Cookie dough contamination just the latest food poisoning

BY ZHANRAN ZHAO | JUNE 23, 2009 7:21 AM

Despite health warnings, 39 percent of people in the United States eat raw cookie dough, according to Consumer Reports. And even with a recent recall of Nestlé Toll House products because of E. coli contamination, some UI students aren’t concerned about food poisoning.

“I eat a lot of fast food and frozen pizzas, but I’m not normally worried,” said UI senior Sean Hayes, who has suffered food poisoning in the past.

Grocers across the nation took Toll House cookie dough off their shelves June 19 when Nestlé recalled 300,000 packages. Hy-Vee stores in Iowa City, which carry the product, have recalled the dough, said Chris Friesleben, the director of communications for the company.

The outbreak of food poisoning has so far sickened 66 people nationwide, including two in Iowa. Twenty-five people were hospitalized, but no deaths have been reported.

A strain of the bacteria E. coli is responsible for the infections, said Patricia Quinlisk, the medical director at the Iowa Department of Public Health.

E. coli is a common cause of food-poisoning cases in the United States. And waves of food poisonings hit the state about once every two months. The bacteria can spread to fresh produce, such as tomatoes in last summer’s outbreak, as well as packaged foods, Quinlisk said.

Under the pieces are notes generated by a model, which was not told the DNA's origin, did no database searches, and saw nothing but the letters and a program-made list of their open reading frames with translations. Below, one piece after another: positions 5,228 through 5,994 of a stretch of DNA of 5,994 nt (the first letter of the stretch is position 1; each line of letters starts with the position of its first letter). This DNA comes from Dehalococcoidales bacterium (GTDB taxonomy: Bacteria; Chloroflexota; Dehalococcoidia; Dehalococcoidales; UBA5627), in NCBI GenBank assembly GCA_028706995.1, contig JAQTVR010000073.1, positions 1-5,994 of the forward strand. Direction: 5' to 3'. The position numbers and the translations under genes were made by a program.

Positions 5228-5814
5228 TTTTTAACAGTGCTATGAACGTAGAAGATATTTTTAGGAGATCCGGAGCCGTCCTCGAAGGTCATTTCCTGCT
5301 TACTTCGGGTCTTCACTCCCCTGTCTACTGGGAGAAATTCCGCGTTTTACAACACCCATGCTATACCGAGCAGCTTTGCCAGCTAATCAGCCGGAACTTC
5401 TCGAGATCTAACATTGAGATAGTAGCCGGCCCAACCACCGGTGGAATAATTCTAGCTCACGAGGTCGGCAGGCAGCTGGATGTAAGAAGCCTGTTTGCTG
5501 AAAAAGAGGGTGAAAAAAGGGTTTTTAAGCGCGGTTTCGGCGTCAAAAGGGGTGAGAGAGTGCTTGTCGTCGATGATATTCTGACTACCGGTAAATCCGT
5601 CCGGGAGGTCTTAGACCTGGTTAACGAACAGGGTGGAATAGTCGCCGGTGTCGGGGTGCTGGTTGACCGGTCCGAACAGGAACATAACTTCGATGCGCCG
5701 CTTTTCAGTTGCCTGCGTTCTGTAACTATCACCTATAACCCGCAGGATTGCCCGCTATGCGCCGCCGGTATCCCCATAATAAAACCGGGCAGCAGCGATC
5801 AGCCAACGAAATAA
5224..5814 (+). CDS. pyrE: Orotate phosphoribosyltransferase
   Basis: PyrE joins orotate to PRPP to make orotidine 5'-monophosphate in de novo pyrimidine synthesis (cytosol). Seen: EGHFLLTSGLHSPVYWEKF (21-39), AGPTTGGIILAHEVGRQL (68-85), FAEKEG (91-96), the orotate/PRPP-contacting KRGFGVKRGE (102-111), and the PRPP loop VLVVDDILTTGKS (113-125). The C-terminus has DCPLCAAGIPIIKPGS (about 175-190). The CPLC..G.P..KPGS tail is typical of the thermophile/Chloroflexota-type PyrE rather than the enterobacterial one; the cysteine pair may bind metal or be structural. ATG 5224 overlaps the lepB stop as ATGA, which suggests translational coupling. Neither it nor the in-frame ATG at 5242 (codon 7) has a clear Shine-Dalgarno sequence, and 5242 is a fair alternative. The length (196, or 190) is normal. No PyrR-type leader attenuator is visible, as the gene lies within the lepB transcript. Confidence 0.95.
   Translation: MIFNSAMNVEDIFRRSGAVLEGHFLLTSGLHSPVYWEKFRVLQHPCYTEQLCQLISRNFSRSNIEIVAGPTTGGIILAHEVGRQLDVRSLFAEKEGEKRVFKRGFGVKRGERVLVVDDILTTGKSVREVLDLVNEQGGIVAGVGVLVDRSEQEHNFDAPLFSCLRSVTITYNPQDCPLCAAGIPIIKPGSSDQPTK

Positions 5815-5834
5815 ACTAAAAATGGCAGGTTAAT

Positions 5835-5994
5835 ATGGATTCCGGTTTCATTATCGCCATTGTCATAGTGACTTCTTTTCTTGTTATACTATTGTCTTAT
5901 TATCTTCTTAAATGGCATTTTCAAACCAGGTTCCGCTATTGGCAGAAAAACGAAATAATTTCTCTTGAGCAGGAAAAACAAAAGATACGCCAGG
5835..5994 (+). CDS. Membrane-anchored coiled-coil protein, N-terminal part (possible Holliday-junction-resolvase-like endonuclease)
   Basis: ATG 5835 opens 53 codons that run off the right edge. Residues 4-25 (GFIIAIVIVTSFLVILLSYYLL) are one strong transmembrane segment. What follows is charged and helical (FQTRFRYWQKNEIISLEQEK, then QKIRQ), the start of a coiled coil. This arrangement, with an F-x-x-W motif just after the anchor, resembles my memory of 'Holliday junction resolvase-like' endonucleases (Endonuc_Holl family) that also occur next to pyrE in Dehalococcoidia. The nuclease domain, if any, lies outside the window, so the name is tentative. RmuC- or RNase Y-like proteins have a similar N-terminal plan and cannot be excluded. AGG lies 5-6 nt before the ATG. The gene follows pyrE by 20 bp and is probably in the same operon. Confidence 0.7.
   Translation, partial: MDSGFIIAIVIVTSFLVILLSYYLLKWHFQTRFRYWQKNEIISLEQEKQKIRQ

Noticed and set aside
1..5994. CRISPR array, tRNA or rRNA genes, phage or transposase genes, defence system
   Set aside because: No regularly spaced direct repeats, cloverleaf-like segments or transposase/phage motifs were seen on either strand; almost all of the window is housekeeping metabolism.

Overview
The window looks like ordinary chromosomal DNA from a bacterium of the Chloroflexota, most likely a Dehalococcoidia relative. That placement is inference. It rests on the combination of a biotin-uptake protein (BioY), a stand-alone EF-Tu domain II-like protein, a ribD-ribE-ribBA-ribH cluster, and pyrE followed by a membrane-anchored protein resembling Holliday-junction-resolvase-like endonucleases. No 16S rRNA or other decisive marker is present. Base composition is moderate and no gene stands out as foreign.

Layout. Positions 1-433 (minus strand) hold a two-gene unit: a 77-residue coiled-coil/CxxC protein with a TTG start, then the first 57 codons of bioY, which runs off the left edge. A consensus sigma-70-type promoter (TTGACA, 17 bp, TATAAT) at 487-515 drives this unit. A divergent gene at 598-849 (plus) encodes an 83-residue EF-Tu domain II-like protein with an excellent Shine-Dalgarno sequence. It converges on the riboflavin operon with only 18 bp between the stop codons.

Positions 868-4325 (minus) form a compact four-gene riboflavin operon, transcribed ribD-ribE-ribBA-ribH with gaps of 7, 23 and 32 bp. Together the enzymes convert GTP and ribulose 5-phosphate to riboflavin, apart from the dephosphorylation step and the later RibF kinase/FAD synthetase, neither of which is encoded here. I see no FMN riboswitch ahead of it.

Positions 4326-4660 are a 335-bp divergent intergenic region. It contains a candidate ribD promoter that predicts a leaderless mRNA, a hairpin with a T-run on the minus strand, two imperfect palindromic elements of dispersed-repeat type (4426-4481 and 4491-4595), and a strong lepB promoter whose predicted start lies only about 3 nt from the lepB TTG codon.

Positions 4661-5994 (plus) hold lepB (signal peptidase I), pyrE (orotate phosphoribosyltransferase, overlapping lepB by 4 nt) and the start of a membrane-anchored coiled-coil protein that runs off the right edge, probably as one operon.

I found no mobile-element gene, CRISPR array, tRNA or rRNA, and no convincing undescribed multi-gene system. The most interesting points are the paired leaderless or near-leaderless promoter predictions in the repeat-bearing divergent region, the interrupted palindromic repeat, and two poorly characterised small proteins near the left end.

A June 12 report issued by the Centers for Disease Control and Prevention identifies food poisoning as a national health problem. In 2006, the latest year in which data were collected, the United States had 1,270 outbreaks, leading to 27,634 cases and 11 deaths.

One reason food-poisoning cases surface so often is that all steps of food preparation, from manufacturing to shipping to cooking in the home, have to be handled correctly.

If one step goes wrong, the others don’t make up for it, Quinlisk said.

Officials have begun investigations at the Danville, Va., plant where the cookie dough is manufactured. The particular strain of E. coli is usually found in the stomachs of cows.

Occasionally, outbreaks involve particularly nasty strains of bacteria — such as the one contaminating Nestlé cookie dough.

They can cause severe illnesses that may be difficult to treat with antibiotics because the digestive system already contains beneficial types of bacteria, Quinlisk said.

Fortunately, most food-poisoning cases are not deadly, and common symptoms, including diarrhea and stomach pain, usually subside in a few days.

The Food and Drug Administration has urged consumers to throw away the products and refrain from eating or cooking the dough. The agency also cautions against eating raw foods in general.

Produce used in salads, such as spinach and tomatoes, has been recalled in recent years.

No date had been set for restocking the products in local stores, Friesleben said, but her concern about the safety of the customers outweighs the potential financial effect of the recall.

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